A public hearing Dec. 8 on the incorporation of Bennion will help Salt Lake County commissioners determine whether to call a special election early in 1989 to let voters decide that issue for the third time in recent years.
The hearing, scheduled for 6:30 p.m. at Bennion Junior High School, 6055 S. 27th West, is the first of two opportunities area residents will have to air their views before commissioners take action on the proposal to make Bennion a city.The second hearing is tentatively scheduled for Dec. 21.
Commissioners must decide within two weeks following conclusion of the hearings whether to call an incorporation election, which would likely be scheduled next March or April.
In March of this year, voters in Taylorsville-Bennion turned thumbs down on a proposal to make that area a city.
But a new incorporation petition, with boundaries of the proposed city redrawn to include only the 19,000 residents of Bennion, began circulating soon after the March election and enough signatures were obtained to bring the issue before commissioners again.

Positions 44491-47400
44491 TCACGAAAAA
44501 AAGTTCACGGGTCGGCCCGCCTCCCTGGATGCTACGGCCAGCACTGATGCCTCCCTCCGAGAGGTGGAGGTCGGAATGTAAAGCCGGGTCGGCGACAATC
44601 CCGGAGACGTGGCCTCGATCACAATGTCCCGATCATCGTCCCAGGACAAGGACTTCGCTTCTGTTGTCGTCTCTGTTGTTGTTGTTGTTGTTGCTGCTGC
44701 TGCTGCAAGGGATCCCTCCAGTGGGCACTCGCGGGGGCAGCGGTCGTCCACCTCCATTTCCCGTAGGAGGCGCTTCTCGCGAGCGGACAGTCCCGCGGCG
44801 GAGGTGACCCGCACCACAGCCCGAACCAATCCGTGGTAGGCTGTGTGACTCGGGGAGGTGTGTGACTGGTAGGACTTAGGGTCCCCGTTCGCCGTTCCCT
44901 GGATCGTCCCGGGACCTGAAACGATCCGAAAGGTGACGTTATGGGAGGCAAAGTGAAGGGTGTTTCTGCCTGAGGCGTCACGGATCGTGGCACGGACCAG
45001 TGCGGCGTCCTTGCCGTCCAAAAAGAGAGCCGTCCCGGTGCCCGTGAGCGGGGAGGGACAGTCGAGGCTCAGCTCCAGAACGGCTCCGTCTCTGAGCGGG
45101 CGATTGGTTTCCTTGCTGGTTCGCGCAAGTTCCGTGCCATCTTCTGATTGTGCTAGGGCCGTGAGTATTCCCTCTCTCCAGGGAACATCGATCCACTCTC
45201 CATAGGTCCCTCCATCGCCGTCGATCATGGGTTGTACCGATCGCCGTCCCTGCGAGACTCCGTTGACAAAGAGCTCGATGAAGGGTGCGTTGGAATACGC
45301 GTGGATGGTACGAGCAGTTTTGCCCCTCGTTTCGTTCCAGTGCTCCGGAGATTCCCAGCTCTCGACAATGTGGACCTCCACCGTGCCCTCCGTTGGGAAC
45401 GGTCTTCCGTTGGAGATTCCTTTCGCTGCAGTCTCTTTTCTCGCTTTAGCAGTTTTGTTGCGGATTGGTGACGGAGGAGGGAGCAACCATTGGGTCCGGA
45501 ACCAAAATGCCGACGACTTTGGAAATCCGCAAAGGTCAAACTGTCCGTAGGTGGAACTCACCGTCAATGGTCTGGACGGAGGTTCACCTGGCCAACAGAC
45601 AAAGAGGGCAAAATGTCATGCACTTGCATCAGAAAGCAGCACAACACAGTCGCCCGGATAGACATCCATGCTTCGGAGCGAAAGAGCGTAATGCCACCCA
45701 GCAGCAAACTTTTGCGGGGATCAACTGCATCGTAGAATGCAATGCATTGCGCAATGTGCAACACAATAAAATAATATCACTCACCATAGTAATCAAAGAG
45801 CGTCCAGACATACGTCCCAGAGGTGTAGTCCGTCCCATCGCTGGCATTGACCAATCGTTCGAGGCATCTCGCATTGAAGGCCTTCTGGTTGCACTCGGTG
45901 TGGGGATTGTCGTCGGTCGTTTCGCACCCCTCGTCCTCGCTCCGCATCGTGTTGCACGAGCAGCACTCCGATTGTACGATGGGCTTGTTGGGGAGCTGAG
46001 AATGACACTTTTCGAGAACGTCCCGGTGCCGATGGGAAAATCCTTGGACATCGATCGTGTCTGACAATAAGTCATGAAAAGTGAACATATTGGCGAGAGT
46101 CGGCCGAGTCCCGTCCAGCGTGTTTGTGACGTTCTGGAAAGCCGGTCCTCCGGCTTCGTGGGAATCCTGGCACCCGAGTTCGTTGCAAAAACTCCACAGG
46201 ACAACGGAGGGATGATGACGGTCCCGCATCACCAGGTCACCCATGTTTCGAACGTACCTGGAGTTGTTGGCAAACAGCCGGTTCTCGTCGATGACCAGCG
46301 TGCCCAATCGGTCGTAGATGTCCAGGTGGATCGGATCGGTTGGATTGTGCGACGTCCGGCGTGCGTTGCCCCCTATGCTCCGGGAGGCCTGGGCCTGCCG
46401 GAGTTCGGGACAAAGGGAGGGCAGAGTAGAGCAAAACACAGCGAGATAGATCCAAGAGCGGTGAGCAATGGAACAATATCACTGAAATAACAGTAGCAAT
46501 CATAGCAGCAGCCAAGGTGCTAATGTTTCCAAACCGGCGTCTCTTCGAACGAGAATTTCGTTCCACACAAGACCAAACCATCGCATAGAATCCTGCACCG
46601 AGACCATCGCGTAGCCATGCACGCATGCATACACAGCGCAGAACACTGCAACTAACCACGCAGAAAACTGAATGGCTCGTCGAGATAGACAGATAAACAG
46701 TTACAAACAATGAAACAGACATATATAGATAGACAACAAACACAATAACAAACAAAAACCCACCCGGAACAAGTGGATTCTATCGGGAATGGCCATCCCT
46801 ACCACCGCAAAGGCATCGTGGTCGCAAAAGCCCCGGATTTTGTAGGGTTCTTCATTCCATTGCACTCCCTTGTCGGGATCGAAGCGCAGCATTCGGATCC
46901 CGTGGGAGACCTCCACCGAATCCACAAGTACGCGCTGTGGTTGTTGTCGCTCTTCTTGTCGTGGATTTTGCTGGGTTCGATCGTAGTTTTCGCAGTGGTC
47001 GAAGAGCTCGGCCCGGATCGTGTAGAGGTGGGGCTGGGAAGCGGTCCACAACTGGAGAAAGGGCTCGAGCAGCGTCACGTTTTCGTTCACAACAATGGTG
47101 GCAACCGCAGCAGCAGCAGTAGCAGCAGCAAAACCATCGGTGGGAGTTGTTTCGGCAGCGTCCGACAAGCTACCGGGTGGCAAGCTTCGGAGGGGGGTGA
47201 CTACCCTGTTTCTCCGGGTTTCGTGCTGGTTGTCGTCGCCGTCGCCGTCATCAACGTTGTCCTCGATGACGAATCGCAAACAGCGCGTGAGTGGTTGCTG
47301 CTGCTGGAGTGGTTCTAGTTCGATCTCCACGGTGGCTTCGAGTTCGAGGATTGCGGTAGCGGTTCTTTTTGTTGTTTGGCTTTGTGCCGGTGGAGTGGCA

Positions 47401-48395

Voters also rejected a 1982 attempt to incorporate Taylorsville-Bennion.
But incorporation backers say Bennion residents generally voted for incorporation last March, and were defeated by fewer than 400 votes of more than 6,000 cast. That's why they've decided to try incorporation again, this time proposing a smaller city.
The earliest date by which the 4.5-square-mile area could become Salt Lake Valley's newest city is July 1990.
The incorporation petition proposes Bennion boundaries generally from 54th South on the north, West Jordan (62nd South) on the south, Murray on the east and 40th West on the west.
But commissioners have the power to change those boundary proposals. And because the cities of Murray, West Jordan and West Valley have declared they are considering or will consider annexing parts of the proposed incorporation area, commissioners may redraw the proposed Bennion boundaries before calling an election.
Bennion generates more than enough tax revenue to cover the cost of providing services to its residents and has a relatively strong sales tax base, according to an incorporation feasibility study done for the county.
The study says property taxes for Bennion residents would generally drop from current levels if residents approve incorporation and the new city contracts with the county or with a neighboring city to provide municipal services to Bennion residents.
But property taxes would generally increase, as much as $187 yearly on an average Bennion home, if Bennion City were to provide those services itself, according to the study by Phase II Consulting.